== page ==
LLM series - eSentire: Start secure, to avoid black clouds later

This is a guest post for the Computer Weekly Developer Network written by Jeff Schwartzentruber in his capacity as senior Machine Learning (ML) scientist at eSentire.

Schwartzentruber is part of the team that built eSentire’s own generative AI (gen-AI) service, which complements the organisation’s approach to system security and its specialism in multi-signal Managed Detection and Response (MDR) services.

Schwartzentruber writes as follows…

CEOs love generative AI – according to KPMG, 70 percent of companies are investing heavily in this technology to create new opportunities and they expect a return on their investment in three to five years. 

For developers, implementing new services that build on Large Language Models is a great opportunity to try new things and to develop their personal skills too. However, at this point, we should also consider security.

Security & LLMs

Security around LLMs covers a range of areas, from data sharing, privacy and security to accuracy of responses. For developers, considering these areas early can save a lot of time and effort later. Carrying out a threat modelling exercise can show where you might need to harden your systems, or where you have to consider your legal responsibilities around the data.

LLMs work based on prompts entered by users. Those prompts can potentially include company data or Personal Identifiable Information (PII) on customers, which would then be sent to the LLM for processing. What happens to that data after it is entered and is it managed effectively so it is kept secure? As an example, Samsung engineers used confidential data as part of ChatGPT sessions – that data was then returned in other sessions, leaking that data.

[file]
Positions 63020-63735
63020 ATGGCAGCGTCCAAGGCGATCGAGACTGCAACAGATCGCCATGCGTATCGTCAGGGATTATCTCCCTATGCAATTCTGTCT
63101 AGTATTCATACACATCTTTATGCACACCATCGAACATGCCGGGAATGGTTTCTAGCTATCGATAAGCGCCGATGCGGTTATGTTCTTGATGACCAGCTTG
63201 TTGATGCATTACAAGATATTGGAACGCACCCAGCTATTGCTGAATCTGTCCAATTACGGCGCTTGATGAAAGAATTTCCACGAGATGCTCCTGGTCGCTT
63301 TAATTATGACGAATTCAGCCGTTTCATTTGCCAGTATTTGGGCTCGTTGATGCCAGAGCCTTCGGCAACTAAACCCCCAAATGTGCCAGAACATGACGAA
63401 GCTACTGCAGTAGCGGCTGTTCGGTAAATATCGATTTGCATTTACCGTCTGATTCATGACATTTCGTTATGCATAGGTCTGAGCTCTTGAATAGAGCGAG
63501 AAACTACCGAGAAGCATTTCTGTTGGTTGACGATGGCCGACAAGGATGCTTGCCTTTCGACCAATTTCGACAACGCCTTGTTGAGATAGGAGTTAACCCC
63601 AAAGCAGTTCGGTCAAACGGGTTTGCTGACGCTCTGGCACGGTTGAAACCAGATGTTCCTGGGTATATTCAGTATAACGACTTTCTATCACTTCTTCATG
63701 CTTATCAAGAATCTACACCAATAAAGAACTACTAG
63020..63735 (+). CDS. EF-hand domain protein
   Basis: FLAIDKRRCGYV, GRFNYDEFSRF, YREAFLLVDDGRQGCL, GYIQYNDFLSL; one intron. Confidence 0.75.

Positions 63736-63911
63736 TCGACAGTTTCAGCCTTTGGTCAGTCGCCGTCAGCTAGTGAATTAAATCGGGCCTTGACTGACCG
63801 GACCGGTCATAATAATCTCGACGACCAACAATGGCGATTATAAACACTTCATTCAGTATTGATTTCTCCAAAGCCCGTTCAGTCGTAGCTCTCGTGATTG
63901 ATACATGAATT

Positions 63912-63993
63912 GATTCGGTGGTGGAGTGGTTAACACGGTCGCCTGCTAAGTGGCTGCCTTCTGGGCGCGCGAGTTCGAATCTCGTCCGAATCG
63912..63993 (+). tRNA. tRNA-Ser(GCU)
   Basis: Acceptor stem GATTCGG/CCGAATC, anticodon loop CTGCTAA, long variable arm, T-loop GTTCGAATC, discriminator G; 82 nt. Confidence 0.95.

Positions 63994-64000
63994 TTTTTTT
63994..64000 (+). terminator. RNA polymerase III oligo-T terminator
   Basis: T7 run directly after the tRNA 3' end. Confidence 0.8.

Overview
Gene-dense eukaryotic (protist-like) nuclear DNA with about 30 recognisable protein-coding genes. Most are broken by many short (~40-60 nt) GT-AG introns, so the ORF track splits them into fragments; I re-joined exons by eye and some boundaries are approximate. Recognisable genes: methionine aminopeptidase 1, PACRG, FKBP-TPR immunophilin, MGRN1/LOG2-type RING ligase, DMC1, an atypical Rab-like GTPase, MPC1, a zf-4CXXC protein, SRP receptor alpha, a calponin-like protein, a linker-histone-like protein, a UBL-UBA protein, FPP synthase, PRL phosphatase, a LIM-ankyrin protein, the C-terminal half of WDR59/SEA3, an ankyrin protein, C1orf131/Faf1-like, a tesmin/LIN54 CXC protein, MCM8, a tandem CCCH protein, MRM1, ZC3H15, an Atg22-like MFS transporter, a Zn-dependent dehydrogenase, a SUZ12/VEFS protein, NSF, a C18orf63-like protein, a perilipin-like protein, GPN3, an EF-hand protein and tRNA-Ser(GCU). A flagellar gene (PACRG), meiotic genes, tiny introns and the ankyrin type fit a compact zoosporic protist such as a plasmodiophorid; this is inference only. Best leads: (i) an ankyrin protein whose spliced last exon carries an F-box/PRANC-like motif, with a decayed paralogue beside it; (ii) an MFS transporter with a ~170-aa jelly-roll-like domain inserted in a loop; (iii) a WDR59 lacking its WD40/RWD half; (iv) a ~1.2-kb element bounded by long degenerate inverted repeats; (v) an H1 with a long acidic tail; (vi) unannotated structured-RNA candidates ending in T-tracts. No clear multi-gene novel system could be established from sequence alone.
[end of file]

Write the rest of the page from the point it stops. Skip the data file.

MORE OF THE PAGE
Jeff Schwartzentruber is part of the team that built eSentire’s own generative AI service,

While this hole has been filled, there are other ways to force an LLM to break its rules or provide additional data. Developers should conduct due diligence on any tools, so they understand the supply chain for the data they use.

For example, using the standard ChatGPT service by OpenAI allows OpenAI to re-use that data, but data sent via ChatGPT Enterprise or the API cannot be used to train OpenAI models. Similarly, if you use the Azure OpenAI service, then data is not shared onwards.

If you decide to implement your own LLM using an open source option, you will have more control over your model and how data is shared. At the same time, you can’t avoid standard security measures like encrypting traffic or ensuring that you have role-based access controls in place.

Security, from the start

One approach that can help get security right from the start is to implement an API proxy for your LLM. This provides you with a control point that can validate requests and log them in real-time. This also works the other way, as you can track the responses returned and their accuracy. 

With this in place, you can put a central point of control in place around data sent to LLMs, track any data that is shared and see the responses returned back. This can track any use of PII by your staff and thus influence your approach to governance, risk and compliance (GRC) training over time.

As generative AI evolves incredibly rapidly, implementing security may be the last thing on your mind. However, getting this in place from the start will make things easier in future. Having a security-by-design mindset will help you manage your deployment and ensure that you don’t have to bolt on security later when it is harder and more expensive. We have to manage and track how users will interact around LLMs, so that we can see that impact and where we can improve results too.





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